Presently K-12 is funded with 53 percent of the state?s general budget and K-16 is 66 percent of that of the general budget. I would not support any measure where that would decrease. I am an advocate for education, to include vocational education.

As for the next five years, I think we will continue to spend more money on education and continue to get positive results. We need to take the bureaucracy out of education and allow teachers to teach.

? If you had the authority to enact the legislation yourself, what three specific initiatives would you put forth to secure a better future for the citizens of Kansas?

(1) I would remove outdated regulations that put great burdens on small businesses making it difficult to expand.

(2) I would review all sales tax exemptions and confirm they are needed.

(3) I would allow fewer unfunded state mandates to counties and cities.

 

DOUG LINDAL

DougLindahlMugshot ? What life experiences have prepared you to effectively represent your district in the Kansas Legislature?

As a vocational rehabilitation professional for 37 years, I?ve practiced listening skills while working with clients trying to put their lives back together following an injury.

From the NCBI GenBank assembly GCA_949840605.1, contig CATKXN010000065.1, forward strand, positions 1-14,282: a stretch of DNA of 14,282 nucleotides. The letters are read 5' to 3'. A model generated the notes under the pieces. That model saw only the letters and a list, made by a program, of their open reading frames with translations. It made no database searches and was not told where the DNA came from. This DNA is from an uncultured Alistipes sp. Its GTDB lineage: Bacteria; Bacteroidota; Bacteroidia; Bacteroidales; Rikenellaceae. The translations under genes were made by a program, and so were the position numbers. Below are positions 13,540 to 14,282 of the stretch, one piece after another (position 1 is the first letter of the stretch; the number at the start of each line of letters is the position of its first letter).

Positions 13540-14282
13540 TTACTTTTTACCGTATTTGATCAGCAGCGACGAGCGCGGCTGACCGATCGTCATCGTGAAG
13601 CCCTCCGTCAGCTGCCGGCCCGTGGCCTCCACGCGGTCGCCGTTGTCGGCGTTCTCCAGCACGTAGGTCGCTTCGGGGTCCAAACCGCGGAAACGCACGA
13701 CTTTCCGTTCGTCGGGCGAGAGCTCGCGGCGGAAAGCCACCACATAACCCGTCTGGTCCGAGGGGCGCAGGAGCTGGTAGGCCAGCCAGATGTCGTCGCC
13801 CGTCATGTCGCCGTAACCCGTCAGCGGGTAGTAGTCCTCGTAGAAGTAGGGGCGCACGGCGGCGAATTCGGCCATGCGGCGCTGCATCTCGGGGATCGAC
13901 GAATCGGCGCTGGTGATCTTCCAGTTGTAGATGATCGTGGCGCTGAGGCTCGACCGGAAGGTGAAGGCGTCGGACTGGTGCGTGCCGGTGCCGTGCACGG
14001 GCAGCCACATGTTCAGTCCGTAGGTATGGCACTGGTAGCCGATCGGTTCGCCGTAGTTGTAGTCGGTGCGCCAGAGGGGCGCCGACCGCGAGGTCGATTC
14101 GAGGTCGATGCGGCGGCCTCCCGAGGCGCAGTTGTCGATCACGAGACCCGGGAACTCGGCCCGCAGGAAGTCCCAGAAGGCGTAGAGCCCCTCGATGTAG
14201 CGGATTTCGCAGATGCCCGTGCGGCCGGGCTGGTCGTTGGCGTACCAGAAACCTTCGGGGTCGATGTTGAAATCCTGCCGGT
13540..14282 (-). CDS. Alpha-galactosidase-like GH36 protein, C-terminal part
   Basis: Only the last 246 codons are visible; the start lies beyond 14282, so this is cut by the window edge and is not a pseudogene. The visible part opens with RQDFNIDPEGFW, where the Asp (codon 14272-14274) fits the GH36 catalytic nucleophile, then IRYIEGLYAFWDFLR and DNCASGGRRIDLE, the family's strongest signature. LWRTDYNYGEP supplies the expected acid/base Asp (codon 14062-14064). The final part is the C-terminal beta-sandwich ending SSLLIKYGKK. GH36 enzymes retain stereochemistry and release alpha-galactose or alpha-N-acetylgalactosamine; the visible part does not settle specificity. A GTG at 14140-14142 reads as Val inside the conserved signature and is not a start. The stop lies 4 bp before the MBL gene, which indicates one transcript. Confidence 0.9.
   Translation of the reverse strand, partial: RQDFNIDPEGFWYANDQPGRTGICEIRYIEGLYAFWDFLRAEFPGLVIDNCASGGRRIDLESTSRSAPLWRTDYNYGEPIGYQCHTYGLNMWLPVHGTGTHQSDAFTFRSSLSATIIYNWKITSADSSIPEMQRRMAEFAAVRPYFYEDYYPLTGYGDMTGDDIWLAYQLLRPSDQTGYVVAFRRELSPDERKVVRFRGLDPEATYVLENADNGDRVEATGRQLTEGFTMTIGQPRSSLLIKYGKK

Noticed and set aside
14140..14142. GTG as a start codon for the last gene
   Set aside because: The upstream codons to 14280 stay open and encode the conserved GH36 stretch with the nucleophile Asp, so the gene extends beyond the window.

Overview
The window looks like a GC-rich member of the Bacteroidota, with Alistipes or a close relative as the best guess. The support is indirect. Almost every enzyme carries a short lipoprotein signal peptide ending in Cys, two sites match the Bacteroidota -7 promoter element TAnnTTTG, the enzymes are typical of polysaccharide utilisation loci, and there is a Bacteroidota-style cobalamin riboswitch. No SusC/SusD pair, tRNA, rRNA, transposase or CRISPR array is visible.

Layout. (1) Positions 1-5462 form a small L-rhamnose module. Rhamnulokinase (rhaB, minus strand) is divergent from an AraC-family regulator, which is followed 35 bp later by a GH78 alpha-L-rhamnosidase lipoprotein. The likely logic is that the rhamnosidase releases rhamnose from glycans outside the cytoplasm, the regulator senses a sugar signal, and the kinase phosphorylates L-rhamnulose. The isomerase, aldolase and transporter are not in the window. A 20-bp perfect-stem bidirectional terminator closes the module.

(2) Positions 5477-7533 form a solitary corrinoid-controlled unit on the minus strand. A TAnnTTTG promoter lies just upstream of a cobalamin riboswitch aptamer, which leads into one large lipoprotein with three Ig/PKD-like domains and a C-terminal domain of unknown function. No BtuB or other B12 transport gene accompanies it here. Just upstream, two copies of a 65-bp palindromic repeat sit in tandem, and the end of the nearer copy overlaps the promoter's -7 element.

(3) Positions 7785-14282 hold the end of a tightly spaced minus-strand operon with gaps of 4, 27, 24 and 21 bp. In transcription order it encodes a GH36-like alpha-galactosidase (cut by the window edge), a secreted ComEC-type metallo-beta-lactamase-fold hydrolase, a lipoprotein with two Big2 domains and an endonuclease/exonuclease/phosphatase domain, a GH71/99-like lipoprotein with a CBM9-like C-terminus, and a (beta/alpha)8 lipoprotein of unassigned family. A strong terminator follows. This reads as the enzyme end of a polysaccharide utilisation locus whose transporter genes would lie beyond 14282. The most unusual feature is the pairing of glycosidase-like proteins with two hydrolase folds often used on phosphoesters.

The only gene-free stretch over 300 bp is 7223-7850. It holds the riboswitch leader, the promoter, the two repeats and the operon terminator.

As a Chapman school board member for 20 years I also had to listen to both sides of sometimes tense situations. I also served as chief negotiator for the board for 15 years.

On the school board and DS&O Electric Coop board I had to review and approve budgets and contracts.

I?m the fourth generation on our family farm and a Farm Bureau member, so I have some awareness of ag issues and am concerned about over-regulation and property taxes.

? Do you think the law initiated by Gov. Brown?back to reduce the top individual state income-tax rate to 4.9 percent from 6.45 percent in 2013, and eliminate income taxes on non-wage income for about 191,000 small businesses is in the best interest of Kansas?

I am concerned that it might be too much too fast. If elected, I?ll want to immediately check on how it?s affected revenues.

No one is opposed to responsible tax cuts, but I?m not convinced the hoped-for job growth will occur fast enough to offset the tax reduction. If that occurs we?re in for either massive service reductions, huge property-tax increases at the local level or some combination of the two.